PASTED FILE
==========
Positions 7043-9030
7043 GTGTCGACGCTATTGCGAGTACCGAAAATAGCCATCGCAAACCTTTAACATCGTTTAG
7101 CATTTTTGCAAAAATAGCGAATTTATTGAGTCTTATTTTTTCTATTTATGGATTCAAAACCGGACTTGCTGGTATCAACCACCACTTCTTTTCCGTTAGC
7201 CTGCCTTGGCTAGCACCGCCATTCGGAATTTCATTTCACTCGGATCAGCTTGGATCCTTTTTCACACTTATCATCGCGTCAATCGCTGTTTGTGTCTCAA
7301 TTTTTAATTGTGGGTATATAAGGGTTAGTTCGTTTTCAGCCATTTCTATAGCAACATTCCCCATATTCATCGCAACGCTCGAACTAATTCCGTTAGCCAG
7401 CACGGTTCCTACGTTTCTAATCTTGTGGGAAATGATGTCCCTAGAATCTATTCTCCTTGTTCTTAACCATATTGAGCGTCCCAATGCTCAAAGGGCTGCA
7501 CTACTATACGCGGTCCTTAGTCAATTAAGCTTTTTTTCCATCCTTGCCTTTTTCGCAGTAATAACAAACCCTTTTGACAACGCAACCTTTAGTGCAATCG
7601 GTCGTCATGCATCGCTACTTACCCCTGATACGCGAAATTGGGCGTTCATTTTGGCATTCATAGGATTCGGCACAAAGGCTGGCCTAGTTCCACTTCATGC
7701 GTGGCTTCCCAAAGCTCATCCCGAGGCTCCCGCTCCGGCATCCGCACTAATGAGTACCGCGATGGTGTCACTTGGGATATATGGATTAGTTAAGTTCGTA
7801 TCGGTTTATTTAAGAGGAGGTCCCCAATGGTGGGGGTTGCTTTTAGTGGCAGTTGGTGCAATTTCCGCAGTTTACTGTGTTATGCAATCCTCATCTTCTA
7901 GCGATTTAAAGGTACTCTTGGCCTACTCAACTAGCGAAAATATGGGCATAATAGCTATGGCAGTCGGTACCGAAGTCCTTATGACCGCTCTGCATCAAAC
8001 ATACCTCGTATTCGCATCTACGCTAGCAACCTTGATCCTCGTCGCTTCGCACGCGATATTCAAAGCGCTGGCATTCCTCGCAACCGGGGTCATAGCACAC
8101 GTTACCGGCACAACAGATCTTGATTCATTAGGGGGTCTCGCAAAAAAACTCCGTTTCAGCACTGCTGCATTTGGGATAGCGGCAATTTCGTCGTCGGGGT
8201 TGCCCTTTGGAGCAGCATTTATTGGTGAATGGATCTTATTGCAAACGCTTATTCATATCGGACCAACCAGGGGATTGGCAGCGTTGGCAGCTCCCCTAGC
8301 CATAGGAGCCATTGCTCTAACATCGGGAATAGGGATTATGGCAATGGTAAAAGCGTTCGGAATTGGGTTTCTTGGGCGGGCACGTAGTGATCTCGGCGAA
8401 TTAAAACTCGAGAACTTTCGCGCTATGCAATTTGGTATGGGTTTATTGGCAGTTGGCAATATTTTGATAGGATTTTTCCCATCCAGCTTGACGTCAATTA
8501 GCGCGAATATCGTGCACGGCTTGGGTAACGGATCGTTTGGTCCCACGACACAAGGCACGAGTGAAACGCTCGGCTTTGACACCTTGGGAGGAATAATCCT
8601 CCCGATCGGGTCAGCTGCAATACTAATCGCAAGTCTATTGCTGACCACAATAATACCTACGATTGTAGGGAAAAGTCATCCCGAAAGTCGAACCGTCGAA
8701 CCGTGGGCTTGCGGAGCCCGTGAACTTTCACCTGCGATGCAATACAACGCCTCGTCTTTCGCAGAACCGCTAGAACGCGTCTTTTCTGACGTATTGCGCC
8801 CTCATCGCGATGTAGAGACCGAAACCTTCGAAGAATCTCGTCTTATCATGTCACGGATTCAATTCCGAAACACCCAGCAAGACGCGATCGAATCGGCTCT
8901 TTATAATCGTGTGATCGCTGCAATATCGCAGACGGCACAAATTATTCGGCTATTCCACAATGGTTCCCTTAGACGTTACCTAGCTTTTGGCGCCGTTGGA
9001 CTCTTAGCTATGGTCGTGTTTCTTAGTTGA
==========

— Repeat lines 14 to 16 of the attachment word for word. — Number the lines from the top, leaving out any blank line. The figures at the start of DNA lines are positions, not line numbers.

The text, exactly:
8201 TGCCCTTTGGAGCAGCATTTATTGGTGAATGGATCTTATTGCAAACGCTTATTCATATCGGACCAACCAGGGGATTGGCAGCGTTGGCAGCTCCCCTAGC
8301 CATAGGAGCCATTGCTCTAACATCGGGAATAGGGATTATGGCAATGGTAAAAGCGTTCGGAATTGGGTTTCTTGGGCGGGCACGTAGTGATCTCGGCGAA
8401 TTAAAACTCGAGAACTTTCGCGCTATGCAATTTGGTATGGGTTTATTGGCAGTTGGCAATATTTTGATAGGATTTTTCCCATCCAGCTTGACGTCAATTA